How to calculate Owner Earnings for Wal-Mart (NYSE:WMT)
This is the second part of "Reading between the lines of Wal-Mart's accounts". Read the first part of the analysis here.
According to Warren Buffett, when analyzing a company, an investor should focus on the earnings a 100% owner of the business would pocket at the end of the year. Furthermore, value investors should not overpay for growth (as the future is always uncertain) and focus instead on the steady state earnings of a company.
In his 1986 Letter to Berkshire Shareholders Buffett explains that Owner Earnings represent:
Reported earnings plus depreciation, depletion, amortization, and certain other non-cash charges.
The average annual amount of capitalized expenditures for plant and equipment, etc. that the business requires to fully maintain its long-term competitive position and its unit volume.
In the first part of our analysis we have already seen that a huge part of Walmart's stated capital expenditures goes into growth investments. This would require an adjustment, as these investments are not required to fully maintain its long-term competitive position and its unit volume.
Another detail we stumbled upon relates to inventories: They grow every year, as Walmart expands its store network. Yet in the cash flow statement, every increase in inventories reduces operating cash flow. In turn, however, there is an increase of accounts payable which increments operating cash flow again.
Comparing today's inventories with those of 1998 reveals a difference of roughly $27 billion, while accounts payable increased by about $28 billion over the same period. Hence, over longer periods of time these two seem to balance out and should not require adjustments to our steady state cash flow estimate.
Well, much ado about nothing? Yes - and no, as there is another conclusion to draw from this little exercise: If every increase of inventories gets totally offset by an increase in accounts payable, Walmart can fill its shelves without paying a dime out of its own pockets! It's the suppliers that finance Walmart's expansion and the concept of "float" comes into mind.
Warren Buffett calls "float" the money insurance companies receive upfront as premiums and pay out later, when claims arise. While the insurer waits for the claims, he can invest the float, and if he underwrites profitably, we will not only have enjoyed holding free money for a while but will ultimately even get paid for it. (To understand more about Warren Buffett's concept of "float", read this article.)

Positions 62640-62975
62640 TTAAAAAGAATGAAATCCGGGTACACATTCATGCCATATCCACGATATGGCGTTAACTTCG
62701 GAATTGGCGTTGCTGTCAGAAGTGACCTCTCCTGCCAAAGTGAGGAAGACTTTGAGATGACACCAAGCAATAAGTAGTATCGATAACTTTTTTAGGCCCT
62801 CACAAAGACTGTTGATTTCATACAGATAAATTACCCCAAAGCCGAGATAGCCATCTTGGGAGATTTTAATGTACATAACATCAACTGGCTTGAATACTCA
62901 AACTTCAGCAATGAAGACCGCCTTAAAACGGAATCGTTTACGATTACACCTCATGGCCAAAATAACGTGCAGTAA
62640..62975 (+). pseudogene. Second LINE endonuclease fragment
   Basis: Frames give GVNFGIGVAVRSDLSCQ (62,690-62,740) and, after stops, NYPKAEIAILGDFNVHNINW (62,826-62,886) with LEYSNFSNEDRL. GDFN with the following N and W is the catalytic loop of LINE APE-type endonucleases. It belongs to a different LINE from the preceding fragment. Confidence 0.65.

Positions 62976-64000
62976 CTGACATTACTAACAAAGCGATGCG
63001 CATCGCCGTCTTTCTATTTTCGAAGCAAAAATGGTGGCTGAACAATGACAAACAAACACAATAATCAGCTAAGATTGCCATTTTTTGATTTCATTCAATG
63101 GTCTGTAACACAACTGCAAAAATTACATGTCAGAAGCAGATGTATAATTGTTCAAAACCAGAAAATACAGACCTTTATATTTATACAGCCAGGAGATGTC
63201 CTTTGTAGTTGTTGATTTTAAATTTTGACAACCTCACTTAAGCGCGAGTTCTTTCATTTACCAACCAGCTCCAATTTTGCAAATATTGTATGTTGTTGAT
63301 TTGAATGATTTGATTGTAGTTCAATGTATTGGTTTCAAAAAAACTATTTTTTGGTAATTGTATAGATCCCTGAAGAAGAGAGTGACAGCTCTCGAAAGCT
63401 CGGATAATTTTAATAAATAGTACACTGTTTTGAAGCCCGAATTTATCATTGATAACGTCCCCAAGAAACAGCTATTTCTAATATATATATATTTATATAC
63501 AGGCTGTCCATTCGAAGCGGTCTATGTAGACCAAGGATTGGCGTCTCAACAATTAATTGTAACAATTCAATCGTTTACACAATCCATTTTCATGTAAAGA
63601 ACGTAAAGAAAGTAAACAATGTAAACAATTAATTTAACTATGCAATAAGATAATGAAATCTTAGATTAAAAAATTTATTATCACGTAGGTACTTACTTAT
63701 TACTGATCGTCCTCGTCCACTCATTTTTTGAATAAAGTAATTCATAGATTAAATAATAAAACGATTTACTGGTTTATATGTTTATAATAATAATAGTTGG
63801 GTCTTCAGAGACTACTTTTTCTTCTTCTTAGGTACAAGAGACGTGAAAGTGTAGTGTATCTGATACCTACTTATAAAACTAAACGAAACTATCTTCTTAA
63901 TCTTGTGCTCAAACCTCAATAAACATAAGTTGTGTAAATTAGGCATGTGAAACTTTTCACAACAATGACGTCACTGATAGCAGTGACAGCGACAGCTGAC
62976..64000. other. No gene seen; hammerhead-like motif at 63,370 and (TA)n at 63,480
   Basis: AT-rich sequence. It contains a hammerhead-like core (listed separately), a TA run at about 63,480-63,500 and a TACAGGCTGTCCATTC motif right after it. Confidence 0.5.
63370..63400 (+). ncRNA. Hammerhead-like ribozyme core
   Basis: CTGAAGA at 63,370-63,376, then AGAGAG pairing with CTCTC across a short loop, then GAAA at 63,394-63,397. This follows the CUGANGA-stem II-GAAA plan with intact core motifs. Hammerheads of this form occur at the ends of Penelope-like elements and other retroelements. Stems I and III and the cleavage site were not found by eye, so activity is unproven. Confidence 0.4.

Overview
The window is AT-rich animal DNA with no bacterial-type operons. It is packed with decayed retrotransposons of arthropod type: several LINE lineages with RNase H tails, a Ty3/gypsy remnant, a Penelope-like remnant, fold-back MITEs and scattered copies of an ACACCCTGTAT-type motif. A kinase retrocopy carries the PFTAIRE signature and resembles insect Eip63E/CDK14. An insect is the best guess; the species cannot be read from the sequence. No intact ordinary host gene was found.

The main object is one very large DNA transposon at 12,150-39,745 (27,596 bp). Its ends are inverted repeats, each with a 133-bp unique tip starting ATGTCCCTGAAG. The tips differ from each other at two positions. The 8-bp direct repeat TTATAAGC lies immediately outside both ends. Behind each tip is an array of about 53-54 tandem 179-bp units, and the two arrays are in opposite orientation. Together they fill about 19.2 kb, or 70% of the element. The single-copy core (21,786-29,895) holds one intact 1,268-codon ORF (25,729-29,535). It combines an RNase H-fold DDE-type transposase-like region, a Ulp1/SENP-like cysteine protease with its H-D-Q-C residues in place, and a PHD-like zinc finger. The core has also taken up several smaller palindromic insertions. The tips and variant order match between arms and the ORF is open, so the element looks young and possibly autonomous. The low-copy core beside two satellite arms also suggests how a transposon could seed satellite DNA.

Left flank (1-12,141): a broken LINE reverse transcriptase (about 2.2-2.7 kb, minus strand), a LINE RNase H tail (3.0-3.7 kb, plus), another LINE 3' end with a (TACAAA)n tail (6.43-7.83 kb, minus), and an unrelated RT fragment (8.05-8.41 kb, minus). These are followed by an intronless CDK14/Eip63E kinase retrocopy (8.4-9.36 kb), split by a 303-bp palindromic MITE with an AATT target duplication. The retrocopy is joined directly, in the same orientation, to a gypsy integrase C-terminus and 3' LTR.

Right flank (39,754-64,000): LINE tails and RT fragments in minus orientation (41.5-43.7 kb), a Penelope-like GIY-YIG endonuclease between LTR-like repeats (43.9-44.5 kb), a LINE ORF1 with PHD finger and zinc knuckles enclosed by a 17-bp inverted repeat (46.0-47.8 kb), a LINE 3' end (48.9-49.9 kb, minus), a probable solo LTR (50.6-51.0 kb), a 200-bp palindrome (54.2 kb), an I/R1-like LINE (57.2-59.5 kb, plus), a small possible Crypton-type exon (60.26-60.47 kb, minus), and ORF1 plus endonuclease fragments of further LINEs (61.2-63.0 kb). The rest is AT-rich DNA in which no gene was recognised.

By building up inventories, Walmart basically gets free money. About 1/3 of Walmart's total liabilities are held in the form of free money. This clearly is a competitive advantage.
Walmart itself does not consider this money to be invested. Look here:
In the calculation of the return on investment ratio, Walmart deducts the accounts payable from the total capital invested. Now we understand why. It's a free loan.
Finally let's return to our cash flow calculation.
In the annual report we can find the following allocation table:
This is astonishing: We can estimate that in the US Walmart spends only half of its total capital expenditures for maintenance; hence in the international segment the proportion should be much less balanced. In the US the number of stores increased by only 3.5%, whereas internationally it grew by almost 9%. A reasonable estimate could be that in 2013 of $12,898 million at least $4 billion were spent for expansion in the US and $3 billion internationally, thus only $6 billion remain for maintenance, which is actually less than the amount of $8.5 billion deducted for depreciation and amortization.
We can now calculate Owner Earnings as follows:
Operating cash flow as stated (2013)
Pre-opening costs (see Part I)
+ $316 million
Tax gain on pre-opening costs
- $108 million
Adjusted operating cash flow
- $6,000 million
Adjusted free cash flow (Owner Earnings)
Owner Earnings per share
Now we know that Walmart's steady state earnings in 2013 were 16% higher than stated GAAP-earnings. Over time, if the company continues to slow down growth investments, GAAP-earnings will come closer to Owner Earnings (providing maybe a catalyst to move the stock higher), but who cares after all? We already know that Walmart earns this money now and can spend it at its own discretion, e.g. for dividends, buybacks or expansion. And we have also learnt (in Part I) that the company is totally focused on receiving high returns on capital, whenever it invests its equity.
All this is only a small part of the insights a careful analysis of financial statements can reveal. If you have been an attentive reader, you might also have noticed how our knowledge and confidence in this knowledge get strengthened through the very process of analysis. And we haven't looked at a company presentation or price chart yet. However, we now have a very precise and solid picture of the company and its business model.
In the third and last part of this analysis we will try to figure out the fair value of Walmart's shares. Keep in mind that the $5.84 of Owner Earnings per share represent only one year and cash earnings typically are by far not as steady as GAAP-earnings. Furthermore, we still haven't answered a few questions yet:
- Why does Walmart deliberately cannibalize sales of its own stores?
- How much earnings growth can we expect in the years to come?
Disclosure: The author has no positions in any stocks mentioned, and no plans to initiate any positions within the next 72 hours. The author wrote this article themselves, and it expresses their own opinions. The author is not receiving compensation for it (other than from Seeking Alpha). The author has no business relationship with any company whose stock is mentioned in this article.